At 68, Rod Stewart has, like most people his age, reached the time in his life when he has started to think about calling it a day and relaxing after a lifetime of hard work. But in a new interview, he says that day won’t arrive for another 25 years.

“I do hope I’ve got the dignity and the awareness to bow out at the right time, which is when I’m 93,” he told the Detroit News. “We’ve been lucky, all of us.”

For all its humorous intent, Stewart made that comment in reference to a question about his fellow rock legends who are still going strong well into their advanced years, such as Elton John and the Rolling Stones, and he provided a bit more insight into why they continue to record and tour.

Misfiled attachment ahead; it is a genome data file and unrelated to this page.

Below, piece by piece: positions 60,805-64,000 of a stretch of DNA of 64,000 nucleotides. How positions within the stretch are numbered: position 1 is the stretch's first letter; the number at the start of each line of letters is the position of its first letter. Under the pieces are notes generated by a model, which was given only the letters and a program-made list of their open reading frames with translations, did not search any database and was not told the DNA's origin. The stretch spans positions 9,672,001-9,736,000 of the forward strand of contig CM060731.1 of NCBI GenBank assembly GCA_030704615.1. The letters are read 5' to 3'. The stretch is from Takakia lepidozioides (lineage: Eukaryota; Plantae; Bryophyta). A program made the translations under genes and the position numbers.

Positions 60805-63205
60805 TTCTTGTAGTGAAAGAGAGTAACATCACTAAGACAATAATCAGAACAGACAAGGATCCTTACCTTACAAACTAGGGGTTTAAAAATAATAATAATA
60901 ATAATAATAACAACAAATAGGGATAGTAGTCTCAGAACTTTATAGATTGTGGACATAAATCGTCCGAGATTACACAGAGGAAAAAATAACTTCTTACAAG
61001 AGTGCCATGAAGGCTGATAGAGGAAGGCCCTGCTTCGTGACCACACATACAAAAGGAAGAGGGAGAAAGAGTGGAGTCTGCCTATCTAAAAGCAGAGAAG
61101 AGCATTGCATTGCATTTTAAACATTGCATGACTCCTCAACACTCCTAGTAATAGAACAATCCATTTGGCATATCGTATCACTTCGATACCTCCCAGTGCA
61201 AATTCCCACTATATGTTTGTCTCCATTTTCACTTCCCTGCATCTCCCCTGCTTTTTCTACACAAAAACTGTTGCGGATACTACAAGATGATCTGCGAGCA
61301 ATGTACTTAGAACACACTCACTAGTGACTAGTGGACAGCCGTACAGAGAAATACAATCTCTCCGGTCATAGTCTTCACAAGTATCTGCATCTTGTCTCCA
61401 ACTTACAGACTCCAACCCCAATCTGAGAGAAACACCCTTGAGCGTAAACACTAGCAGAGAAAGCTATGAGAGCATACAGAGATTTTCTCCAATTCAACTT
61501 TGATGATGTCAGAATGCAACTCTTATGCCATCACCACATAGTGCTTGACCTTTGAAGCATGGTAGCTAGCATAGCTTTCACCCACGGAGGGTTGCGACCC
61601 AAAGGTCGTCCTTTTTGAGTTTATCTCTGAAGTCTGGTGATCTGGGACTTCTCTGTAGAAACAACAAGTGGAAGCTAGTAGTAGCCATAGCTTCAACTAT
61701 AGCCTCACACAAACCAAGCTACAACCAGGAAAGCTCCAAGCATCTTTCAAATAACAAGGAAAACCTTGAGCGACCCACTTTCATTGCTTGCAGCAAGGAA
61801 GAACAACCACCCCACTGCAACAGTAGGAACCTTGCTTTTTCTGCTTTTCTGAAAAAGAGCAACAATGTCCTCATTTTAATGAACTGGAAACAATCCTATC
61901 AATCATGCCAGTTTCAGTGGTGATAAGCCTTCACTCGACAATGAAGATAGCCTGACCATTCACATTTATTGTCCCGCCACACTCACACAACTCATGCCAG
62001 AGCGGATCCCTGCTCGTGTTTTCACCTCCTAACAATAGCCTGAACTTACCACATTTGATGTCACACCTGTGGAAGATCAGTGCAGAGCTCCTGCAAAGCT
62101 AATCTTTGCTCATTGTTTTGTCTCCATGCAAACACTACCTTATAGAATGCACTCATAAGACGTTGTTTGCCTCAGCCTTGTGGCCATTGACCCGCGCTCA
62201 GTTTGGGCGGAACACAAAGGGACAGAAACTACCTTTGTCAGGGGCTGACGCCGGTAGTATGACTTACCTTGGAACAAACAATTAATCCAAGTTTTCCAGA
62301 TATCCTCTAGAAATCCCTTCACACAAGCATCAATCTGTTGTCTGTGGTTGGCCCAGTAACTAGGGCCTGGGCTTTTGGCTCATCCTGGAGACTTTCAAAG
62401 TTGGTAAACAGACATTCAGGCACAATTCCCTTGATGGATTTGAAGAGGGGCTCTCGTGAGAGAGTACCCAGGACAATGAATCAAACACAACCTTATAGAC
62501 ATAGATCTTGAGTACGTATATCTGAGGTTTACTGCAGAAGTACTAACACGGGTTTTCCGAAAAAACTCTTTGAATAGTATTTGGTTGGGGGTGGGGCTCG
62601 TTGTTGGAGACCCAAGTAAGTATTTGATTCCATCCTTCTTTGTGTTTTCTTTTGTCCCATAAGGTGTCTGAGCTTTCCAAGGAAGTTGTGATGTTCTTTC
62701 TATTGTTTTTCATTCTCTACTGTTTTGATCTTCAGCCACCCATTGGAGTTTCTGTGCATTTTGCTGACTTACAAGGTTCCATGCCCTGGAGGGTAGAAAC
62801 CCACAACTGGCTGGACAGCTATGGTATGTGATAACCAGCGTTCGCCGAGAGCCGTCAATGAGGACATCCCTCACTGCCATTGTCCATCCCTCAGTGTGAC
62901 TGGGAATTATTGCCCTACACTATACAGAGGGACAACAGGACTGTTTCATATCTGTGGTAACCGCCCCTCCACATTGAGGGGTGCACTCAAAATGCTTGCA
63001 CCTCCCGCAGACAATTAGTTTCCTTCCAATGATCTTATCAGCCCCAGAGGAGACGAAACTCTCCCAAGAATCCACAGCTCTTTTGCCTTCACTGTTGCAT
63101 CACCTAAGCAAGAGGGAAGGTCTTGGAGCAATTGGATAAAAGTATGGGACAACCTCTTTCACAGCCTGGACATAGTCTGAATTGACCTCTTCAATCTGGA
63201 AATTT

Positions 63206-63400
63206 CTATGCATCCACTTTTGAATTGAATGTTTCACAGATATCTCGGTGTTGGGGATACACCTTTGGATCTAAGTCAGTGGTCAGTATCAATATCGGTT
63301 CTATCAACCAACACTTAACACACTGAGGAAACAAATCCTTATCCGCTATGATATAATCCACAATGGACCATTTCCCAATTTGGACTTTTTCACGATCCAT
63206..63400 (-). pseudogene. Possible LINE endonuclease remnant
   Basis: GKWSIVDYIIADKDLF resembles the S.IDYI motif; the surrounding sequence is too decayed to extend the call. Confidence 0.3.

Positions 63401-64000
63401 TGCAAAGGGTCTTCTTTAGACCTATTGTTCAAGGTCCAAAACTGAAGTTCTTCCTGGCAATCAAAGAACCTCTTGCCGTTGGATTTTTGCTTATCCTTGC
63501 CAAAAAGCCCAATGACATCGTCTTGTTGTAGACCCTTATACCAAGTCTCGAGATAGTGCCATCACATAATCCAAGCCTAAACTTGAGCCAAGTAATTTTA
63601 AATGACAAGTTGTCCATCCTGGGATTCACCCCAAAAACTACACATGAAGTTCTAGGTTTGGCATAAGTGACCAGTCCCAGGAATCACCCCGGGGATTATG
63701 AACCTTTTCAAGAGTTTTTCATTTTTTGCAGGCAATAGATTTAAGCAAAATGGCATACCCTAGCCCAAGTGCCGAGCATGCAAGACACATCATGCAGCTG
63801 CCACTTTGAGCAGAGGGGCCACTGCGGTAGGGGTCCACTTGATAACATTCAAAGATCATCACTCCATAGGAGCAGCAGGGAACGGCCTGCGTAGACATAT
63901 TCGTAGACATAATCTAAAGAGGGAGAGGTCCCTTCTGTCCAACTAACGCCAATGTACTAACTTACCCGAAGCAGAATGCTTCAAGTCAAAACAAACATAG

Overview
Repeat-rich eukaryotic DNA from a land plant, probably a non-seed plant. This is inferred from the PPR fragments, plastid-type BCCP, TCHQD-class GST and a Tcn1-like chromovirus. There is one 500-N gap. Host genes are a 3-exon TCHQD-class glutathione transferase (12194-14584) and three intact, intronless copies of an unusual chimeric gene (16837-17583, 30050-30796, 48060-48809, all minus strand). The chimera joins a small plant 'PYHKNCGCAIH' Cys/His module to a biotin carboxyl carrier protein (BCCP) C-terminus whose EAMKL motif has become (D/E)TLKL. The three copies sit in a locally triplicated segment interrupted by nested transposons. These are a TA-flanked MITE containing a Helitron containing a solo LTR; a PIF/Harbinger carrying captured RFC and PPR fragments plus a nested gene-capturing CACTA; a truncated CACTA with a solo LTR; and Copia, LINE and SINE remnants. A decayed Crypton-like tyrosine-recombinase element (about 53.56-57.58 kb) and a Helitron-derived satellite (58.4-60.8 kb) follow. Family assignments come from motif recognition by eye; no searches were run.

“It’s our job,” he said. “It’s what we do. It’s almost, I would say, it’s our identity and it’s very hard to give up, especially when you love what you do.”

Stewart’s words echo those by Paul McCartney, who spoke of his unwillingness to retire earlier this year. “For me, the main thing is I love making music so much. If I retired, I’d still do exactly what I do. So I may as well not retire…Retire from what? I’d do this for nothing.”